Self-Advocacy Skills for Children with Hearing Loss

Self-Advocacy Skills for Children with Hearing Loss | CCHAT Center Sacramento

At the CCHAT Center, creating independence for children with hearing loss is one of our ultimate goals. This includes the development of self-advocacy skills that help build confidence in students as they prepare to return to mainstream schools. When children graduate from CCHAT, they will be able to handle a variety of issues that may arise in relation to their hearing loss.

What Self-Advocacy Skills are Developed at CCHAT?

Equipment Proficiency and Mastery

Students at CCHAT use hearing-assistive devices, like hearing aids and cochlear implants, to access sound. CCHAT staff members help students build a relationship with their equipment. Children with hearing loss learn about their devices, the different parts of their equipment and how they work. 

Children in younger classes learn the importance of wearing their amplification for all waking hours. As they progress through the program, students are taught to identify problems, as well as how to independently change batteries and troubleshoot minor issues that may occur. Additionally, students at CCHAT learn how to explain their hearing loss and the necessity for hearing-assistive devices to future teachers and peers. 

Hearing-Assistive Technology Systems

Many children at CCHAT take advantage of a hearing-assistive technology (HAT) system, sometimes referred to as an FM system. For HAT systems, children may wear an additional piece of equipment that receives sound directly from a transmitted speaker’s voice. A HAT system helps to decrease background noise and enhance sound quality in complex listening environments, like a classroom.

At CCHAT, students with hearing loss learn how to utilize their HAT systems. They are taught how to affix receivers and connect their HAT system to the transmitter that is worn by the teacher or speech therapist. Students learn the importance of reconnecting to new speakers after transitions between different rooms. See more information about HAT systems in our previous blog.

Advocation for Classroom Needs

When children with hearing loss mainstream from CCHAT into their neighborhood schools, there are a number of accommodations that can be made to make this a smooth transition. At certain times, the student will have to bring these needs to the attention of the teacher. Advocating for a better classroom seat location to enhance sound quality, alerting teachers about sound inconsistencies, and asking for certain information to be repeated are all important issues that students must be aware of. CCHAT encourages students to speak up for these accommodations in order to receive optimal access to sound and ensure the best possible educational experience.

How Does CCHAT Promote the Development of Self-Advocacy Skills?

The development of self-advocacy skills for children with hearing loss begins immediately upon enrollment at CCHAT. Children as young as toddlers begin building a familiarity with their listening devices. CCHAT’s staff of teachers, speech therapists and audiologists monitors progress and continually adds responsibilities that students can independently handle as part of their educational goals.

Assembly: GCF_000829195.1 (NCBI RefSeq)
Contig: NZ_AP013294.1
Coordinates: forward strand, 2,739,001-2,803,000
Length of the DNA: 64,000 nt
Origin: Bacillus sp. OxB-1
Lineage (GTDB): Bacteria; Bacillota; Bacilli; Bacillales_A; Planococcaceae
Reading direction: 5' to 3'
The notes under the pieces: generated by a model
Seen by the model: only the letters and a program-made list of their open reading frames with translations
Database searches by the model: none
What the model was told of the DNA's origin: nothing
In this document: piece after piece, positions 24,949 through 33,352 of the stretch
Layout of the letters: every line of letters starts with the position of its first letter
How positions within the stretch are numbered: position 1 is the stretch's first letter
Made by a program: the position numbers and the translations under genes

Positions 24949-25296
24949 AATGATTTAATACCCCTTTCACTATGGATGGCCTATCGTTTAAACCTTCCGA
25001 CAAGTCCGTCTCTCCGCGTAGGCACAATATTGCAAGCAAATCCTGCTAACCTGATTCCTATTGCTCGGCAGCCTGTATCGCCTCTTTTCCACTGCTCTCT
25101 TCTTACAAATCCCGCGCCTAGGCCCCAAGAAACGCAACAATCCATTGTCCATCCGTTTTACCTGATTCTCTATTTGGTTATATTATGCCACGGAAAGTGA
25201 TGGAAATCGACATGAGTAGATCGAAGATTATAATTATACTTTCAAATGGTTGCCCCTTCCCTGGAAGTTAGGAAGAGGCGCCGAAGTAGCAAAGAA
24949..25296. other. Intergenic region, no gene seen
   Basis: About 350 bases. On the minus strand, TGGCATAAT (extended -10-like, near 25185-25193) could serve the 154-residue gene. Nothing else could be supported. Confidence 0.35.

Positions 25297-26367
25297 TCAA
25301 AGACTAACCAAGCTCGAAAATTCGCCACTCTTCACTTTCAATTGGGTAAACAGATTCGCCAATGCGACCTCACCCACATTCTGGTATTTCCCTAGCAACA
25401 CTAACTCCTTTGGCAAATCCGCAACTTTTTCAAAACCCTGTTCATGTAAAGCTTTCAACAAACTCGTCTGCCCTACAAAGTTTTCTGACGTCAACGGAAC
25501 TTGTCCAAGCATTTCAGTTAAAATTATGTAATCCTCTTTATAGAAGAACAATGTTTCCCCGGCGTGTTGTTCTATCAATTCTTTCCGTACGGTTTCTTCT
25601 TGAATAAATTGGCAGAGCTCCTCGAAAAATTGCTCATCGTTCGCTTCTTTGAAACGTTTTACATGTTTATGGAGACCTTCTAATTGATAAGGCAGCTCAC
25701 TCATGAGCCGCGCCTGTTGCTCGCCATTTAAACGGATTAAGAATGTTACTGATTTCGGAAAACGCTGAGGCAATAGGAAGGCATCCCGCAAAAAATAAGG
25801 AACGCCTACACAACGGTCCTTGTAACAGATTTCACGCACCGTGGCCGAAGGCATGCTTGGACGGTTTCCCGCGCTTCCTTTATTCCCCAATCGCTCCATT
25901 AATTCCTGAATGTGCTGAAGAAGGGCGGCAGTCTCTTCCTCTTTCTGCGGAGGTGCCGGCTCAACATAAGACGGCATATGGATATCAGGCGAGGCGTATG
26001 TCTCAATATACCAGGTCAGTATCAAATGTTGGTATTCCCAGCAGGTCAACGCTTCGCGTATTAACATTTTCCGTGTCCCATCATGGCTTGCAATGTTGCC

Self-advocacy skill development is built into the daily routine of all students and worked on during each aspect of the school day. Students are also introduced to self-advocacy topics and scenarios through lessons provided in group speech sessions. 

Why are Self-Advocacy Skills Important for Children with Hearing Loss?

Upon leaving CCHAT, students with hearing loss enter a mainstream school system. Whereas CCHAT is home to a staff of listening and spoken language experts, staff members at mainstream schools may have little to no experience in working with children who are deaf and hard of hearing, and the equipment that accompanies that student. Additionally, students are leaving the comfort of CCHAT’s smaller classrooms with optimal sound quality and entering larger, noisier classrooms with many more students. 

CCHAT students who have developed self-advocacy skills can better navigate the mainstream school system. They can overcome issues with their equipment on their own and know when to voice their requests for classroom accommodations. This leads to an overall better educational experience. 

Independence for Children with Hearing Loss 

Preparing students for a lifetime of success is at the forefront of all activities at CCHAT. While the development of listening and spoken language skills is a critical component, helping children grow their self-advocacy skills and build confidence is also essential. Children with hearing loss who can advocate for themselves are better prepared to thrive in a hearing world. 

To learn more about all of the programs offered by CCHAT, visit our Hearing Programs and School Services page.

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